Travel Drinking: France - Something To Declare

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Trouble spots: compensation for being hijacked

No insurance policy that I can find covers the sort of scare that passengers on a British Airways 747 flying from San Francisco to Heathrow experienced last weekend, when an announcement about a forced landing was mistakenly broadcast.

But the tour operator Unijet (now part of the First Choice group) will pay compensation to customers who are unfortunate enough to be hijacked:

"Unijet Travel Limited passengers will be paid pounds 5 for delays of 6-8 hours, pounds 10 for 8-12 hours and pounds 20 for delays of over 12 hours plus pounds 20 for each subsequent 12 hours delay up to a maximum of pounds 100." So if the hijack is less than six hours you get nothing, but after 60 hours you get pounds 100.

A likely story

Manchester to Mexico in 14 hours - Thomson Faraway Shores brochure, 1999- 2000

There are many ways of getting from Manchester to the Pacific resort of Puerto Vallarta in 14 hours or less; unfortunately, the Britannia charter flight that begins its summer season of flights to the resort next Monday is not among them.

The trip aboard a Britannia Boeing 767 begins with a short hop to Gatwick, and a wait of two hours; then the plane has to stop to refuel again in Orlando, Florida. Passengers can expect finally to land at Puerto Vallarta after 18 hours.

True or false?

We're all going on a

summer holiday

False, at least for those of us who happen to be 26 or over, and thereby excluded from the deep discounts being offered for four days only next week. The student and youth travel specialist, Usit Campus (0870 240 1010) has a quick sale for travel in July and August. The company has struck a deal with Lufthansa that offers peak-season tickets at absurd prices for travellers prepared to change planes in Frankfurt. Flights to Mexico City cost pounds 219, to Delhi pounds 251 and to Hong Kong pounds 309; for travel in June, fares are lower still. Now where was that birth certificate and bottle of Tip-pex?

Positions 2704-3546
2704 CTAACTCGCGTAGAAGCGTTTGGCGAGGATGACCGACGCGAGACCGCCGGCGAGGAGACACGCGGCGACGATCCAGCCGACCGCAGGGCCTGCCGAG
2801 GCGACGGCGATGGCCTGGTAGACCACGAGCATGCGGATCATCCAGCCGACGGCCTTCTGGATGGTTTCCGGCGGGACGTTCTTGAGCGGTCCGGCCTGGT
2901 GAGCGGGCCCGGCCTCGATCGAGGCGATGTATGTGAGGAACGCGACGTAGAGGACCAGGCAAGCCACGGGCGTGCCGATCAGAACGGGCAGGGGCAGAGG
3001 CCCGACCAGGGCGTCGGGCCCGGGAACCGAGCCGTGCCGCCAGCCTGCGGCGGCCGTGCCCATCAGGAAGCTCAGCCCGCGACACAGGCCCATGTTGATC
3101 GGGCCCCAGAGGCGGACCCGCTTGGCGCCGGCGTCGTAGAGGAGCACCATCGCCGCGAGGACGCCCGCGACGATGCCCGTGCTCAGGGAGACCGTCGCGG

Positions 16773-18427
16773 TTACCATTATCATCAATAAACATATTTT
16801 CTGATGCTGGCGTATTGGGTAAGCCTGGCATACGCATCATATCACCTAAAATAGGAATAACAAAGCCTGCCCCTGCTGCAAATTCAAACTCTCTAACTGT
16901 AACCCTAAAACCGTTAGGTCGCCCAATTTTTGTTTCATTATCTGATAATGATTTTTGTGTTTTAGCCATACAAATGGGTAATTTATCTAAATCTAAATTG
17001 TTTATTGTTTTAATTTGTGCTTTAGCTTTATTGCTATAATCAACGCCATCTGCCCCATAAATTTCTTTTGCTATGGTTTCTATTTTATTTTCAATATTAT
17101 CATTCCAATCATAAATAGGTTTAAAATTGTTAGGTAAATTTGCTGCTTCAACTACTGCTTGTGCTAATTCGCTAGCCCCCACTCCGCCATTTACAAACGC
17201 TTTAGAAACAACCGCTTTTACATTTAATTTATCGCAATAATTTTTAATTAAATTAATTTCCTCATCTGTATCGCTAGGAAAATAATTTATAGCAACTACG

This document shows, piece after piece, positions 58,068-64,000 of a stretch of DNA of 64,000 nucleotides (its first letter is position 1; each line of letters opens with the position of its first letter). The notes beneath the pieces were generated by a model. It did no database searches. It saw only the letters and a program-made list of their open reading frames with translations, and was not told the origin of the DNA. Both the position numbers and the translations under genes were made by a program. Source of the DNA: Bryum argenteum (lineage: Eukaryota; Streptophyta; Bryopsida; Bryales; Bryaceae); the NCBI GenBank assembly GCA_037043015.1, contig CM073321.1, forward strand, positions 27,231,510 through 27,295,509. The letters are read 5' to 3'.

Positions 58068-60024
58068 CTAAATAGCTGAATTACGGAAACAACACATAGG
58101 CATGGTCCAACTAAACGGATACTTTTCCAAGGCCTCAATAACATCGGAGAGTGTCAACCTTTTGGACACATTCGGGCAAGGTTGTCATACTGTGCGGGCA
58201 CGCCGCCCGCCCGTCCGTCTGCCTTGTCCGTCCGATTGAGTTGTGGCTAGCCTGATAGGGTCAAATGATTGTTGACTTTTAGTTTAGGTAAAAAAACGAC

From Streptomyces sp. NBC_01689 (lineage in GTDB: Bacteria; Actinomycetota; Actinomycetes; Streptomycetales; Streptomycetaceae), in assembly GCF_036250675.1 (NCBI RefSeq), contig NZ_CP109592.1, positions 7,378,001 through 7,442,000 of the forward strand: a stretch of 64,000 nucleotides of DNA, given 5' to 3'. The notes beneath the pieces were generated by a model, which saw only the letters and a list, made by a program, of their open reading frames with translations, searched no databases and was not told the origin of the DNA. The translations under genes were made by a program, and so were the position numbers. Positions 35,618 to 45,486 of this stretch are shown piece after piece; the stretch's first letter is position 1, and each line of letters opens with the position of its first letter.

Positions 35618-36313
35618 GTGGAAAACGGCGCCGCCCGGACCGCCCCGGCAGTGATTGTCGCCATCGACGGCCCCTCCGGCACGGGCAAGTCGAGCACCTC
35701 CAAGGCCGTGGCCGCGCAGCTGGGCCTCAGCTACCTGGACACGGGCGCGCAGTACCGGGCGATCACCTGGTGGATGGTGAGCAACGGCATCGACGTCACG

Bargain of the week:

cheap Channel crossings

Two months from today, duty-free sales within the European Union will end. Until then, the hidden

subsidies from selling alcohol and tobacco are enabling Eurotunnel and the ferry companies to offer some low fares for short breaks to France.

Eurotunnel (0990 353535) offers a return fare of pounds 35 from Folkestone to Calais for a one-night stand in France, for a car and up to nine people. It is available for departures after noon on day one, returning by 4pm on day two. In the western Channel, Brittany Ferries (0990 360360) is selling a "24-hour in France" return on all its routes: Portsmouth to Caen, Poole to Cherbourg or Portsmouth to St Malo and Plymouth to Roscoff. Each person pays pounds 11.95 return, plus the same for the car. Therefore two people and a car can travel for less than pounds 36, though on Friday evening sailings cars cost an extra pounds 10.

Also check the specials from P&O Stena (087 0600 0600), SeaFrance (0990 711711), Hoverspeed (08705 240 241) and P&O Portsmouth (0990 980555).

If duty-free shopping is abolished, increased fares are expected - though new, extensive duty-paid shops will allow operators to continue to cross- subsidise fares from retail sales.

This week P&O Stena Line said it expected abolition to go ahead.